Goodreads Blog
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Join us for our first ever Live Video Chat with Cecil Castellucci - Tonight at 6 p.m. PST!
Posted by Patrick Brown on July 20, 2010

Today is a very big day on Goodreads, as it marks the first time we've hosted a live chat with an author. Over the past few years, we have hosted dozens of Author Q&A groups with authors like Paulo Coelho, Alexander McCall Smith, Lori Lansens and Garth Stein. But we've never done what we're doing tonight.

From 6 to 7 p.m. PST we will be chatting with author Cecil Castellucci over video. Anybody in the chat can ask Cecil a question and have it answered right there and then, live on video. Oh, the wonders of the internet age!

Join us from 6 to 7 p.m. tonight as we discuss Cecil's new books Rose Sees Red and Grandma's Gloves, as well as her writing process, the role music plays in her books, and much, much more!

Click here to join the chat tonight at 6!"
New Feature: Publish to Blog
Posted by Louise on July 07, 2010

Good news, WordPress users, you now have the ability to automatically publish your Goodreads review to your blog. This saves you valuable time since you no longer have to copy your review, log into your blog, and then paste it.

Step 1: update your blog settings page with your login credentials.

Step 2: write a review or edit an existing one.

Step 3: check the 'post to blog' box at the bottom of the review form.

post to blog checkbox


Step 4: admire your automatically published post on your blog.

Automagically generated post from goodreads


Questions? Comments? Voice them in this thread.
The Future of Book Reviewing
Posted by Otis Chandler on June 23, 2010

I'm heading to American Library Association's annual convention this weekend, among other things to participate in a panel titled Everyone's a Critic: The Future of Book Reviewing.

In preparation I ran a few stats that were interesting, and decided to share them ahead of time:
  • Goodreads has 100 million books cataloged
  • Of those, 7.4 million have associated text reviews.
  • 5.1 million of the 7.4 million text reviews are over 100 characters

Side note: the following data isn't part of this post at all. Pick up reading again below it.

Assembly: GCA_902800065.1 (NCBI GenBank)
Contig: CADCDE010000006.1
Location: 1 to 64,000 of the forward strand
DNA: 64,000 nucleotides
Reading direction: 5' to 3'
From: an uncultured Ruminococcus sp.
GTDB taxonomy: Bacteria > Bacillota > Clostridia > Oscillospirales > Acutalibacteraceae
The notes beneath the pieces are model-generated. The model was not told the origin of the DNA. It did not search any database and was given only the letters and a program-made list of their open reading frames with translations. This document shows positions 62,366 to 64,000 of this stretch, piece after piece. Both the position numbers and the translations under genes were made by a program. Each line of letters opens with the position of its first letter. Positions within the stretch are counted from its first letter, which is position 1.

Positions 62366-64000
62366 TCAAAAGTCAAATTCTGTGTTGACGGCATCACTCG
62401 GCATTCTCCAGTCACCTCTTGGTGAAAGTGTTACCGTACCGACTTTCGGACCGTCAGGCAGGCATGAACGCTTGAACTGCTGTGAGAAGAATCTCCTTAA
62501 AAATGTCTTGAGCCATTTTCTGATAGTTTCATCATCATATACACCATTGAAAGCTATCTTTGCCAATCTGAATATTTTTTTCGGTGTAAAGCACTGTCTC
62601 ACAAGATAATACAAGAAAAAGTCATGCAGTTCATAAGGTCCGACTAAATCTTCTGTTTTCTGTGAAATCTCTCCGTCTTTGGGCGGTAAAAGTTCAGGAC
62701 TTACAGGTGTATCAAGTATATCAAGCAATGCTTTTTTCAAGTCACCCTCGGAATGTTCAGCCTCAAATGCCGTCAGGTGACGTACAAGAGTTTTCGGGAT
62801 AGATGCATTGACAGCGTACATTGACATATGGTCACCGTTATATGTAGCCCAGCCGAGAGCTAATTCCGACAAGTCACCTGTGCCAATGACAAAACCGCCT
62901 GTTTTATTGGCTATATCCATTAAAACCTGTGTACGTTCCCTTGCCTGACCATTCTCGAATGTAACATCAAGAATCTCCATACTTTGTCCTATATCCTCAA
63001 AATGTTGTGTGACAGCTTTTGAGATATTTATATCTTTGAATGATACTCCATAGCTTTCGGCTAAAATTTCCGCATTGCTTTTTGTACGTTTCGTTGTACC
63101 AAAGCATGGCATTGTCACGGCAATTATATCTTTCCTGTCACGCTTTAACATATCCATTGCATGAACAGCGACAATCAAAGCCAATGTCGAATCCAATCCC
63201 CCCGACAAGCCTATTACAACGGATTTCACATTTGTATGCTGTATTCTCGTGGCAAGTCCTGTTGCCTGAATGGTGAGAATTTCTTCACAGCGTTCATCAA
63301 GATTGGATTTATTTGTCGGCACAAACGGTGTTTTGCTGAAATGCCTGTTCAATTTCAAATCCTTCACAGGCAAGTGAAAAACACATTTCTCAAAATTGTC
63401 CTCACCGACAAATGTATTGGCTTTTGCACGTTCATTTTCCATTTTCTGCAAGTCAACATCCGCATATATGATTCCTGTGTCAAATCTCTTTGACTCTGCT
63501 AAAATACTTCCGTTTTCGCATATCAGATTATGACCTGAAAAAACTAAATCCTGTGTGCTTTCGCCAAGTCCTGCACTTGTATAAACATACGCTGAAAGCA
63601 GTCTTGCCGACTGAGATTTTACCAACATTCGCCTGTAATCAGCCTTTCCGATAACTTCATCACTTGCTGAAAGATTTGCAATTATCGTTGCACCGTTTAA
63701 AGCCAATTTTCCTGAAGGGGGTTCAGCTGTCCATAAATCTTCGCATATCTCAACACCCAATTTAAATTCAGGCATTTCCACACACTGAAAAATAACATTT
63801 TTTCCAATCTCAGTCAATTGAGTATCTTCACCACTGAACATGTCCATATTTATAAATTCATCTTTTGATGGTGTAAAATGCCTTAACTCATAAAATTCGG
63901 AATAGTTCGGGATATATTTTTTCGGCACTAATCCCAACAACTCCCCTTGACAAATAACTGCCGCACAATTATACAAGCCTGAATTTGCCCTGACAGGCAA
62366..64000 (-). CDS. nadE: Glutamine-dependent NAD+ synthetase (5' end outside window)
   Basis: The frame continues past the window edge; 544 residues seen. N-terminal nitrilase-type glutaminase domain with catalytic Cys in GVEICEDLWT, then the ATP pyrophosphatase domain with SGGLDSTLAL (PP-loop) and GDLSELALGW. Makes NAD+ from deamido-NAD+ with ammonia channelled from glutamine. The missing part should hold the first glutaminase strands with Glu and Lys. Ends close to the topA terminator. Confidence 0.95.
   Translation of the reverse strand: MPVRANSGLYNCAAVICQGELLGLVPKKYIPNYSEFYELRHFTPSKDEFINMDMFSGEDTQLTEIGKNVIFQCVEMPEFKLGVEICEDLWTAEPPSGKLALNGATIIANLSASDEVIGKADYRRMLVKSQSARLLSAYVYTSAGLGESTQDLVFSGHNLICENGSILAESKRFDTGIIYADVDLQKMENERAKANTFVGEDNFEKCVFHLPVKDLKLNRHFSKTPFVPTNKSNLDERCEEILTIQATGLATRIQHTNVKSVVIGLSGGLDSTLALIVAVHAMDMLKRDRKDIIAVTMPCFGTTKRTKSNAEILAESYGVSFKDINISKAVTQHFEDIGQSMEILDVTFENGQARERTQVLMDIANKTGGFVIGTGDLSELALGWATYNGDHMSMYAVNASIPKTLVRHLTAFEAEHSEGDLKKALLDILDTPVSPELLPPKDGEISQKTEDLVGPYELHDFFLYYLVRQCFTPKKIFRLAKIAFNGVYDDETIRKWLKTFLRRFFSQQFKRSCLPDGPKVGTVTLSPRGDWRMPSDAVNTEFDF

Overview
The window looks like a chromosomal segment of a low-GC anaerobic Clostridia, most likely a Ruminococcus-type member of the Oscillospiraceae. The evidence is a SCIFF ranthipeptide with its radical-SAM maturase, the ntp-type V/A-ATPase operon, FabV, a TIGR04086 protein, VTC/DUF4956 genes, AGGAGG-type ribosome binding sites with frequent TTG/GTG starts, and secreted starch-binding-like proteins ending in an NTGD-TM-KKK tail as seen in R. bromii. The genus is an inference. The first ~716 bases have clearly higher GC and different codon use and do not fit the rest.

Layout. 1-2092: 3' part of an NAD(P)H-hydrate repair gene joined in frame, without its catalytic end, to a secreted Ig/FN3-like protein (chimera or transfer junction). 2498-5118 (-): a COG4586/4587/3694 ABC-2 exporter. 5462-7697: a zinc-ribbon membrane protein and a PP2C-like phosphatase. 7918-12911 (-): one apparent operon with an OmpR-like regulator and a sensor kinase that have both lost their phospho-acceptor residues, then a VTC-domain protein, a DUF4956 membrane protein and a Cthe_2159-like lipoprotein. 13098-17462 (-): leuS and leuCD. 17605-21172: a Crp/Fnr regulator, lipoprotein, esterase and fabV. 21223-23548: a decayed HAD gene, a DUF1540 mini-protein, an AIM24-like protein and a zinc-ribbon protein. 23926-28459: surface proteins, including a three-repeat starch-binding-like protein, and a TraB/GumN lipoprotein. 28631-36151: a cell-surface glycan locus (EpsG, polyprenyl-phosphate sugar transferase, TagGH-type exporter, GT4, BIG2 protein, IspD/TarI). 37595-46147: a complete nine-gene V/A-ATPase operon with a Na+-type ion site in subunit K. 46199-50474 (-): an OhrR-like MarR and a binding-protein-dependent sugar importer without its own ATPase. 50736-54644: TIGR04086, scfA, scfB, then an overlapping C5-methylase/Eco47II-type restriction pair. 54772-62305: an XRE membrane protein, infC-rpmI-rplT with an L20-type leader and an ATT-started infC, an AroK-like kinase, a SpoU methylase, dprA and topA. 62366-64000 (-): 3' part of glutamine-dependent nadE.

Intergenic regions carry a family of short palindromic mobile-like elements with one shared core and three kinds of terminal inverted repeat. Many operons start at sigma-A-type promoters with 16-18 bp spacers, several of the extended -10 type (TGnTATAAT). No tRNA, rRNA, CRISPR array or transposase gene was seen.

• 19% are on people's to read shelves.
  • 5% of the 100 million books are the The Twilight Series
  • The top 100 most popular books represent 18% of books cataloged
  • But there is a huge long tail, as the top 5,000 most popular books only represent 45% of books cataloged! The below graph only shows the top 5,000 books - the tail went too long to fit in a graph!


The long tail of books cataloged
Books added on Goodreads
y-axis: books cataloged
x-axis: popular books




So what is the future of book reviewing? Well that's what we'll discuss in the panel so I don't want to give it all away. But as you can see above, one aspect of it is that on sites with infinite distribution, like Goodreads, there are a *lot* more books that get attention!

I also believe that professional reviews still definitely have a place - they are just increasingly less for the average consumer and more for book professionals and tastemakers.

I may be biased, but I think Goodreads has the best book reviews on the web. (Aside: have you ever tried reading the one star reviews of a book you weren't sure about?). I think the reason is because members here write for a different audience than other review sites; their friends, and the Goodreads community. And the fact that we have nearly 20 million to-read books shows that members are using Goodreads as a book discovery engine to a large extent - and I think our reviews play a big part with that!

To check how many Goodreads members consume professional reviews, I ran a quick poll:

Do you read professional book reviews?

The answer seems to be that people do occasionally read professional reviews. Who are your favorite literary critics and why? What do you think is the future of book reviewing?


American Library Association

Update: The panel went well, and is now available online
Goodreads Records 100 Millionth Book Cataloged
Posted by Patrick Brown on June 22, 2010

Earlier this week, we passed a fairly significant milestone here at Goodreads -- we passed 100 million books cataloged on the site. That means that over 100,000,000 books have been added to our 3.6 million members' book shelves.

Obviously, this is no small thing. In under four years, our community has recorded more books than there are people in Germany. It's an impressive total, especially when one considers that each of those 100 million represents a book that someone thought enough of to add to their shelves. It's not 100 million cars or 100 million disposable razors, but 100 million thoughts or ideas. That's pretty great.

This milestone is also important for what it says about how the book world is changing. I did some back-of-the-envelope math, and if you figure the New York Times Book Review reviews about 20 books per week, it would take them a little over 96,000 years to get to all of the books our community has reviewed in a little under four. While obviously not every review is as long or involved as a review in the Times, that's still a lot of books getting some much needed attention. If the 100,000,000 number means anything, it's a clear indication that the now is the age of the reader. The average reader has more power now than ever before.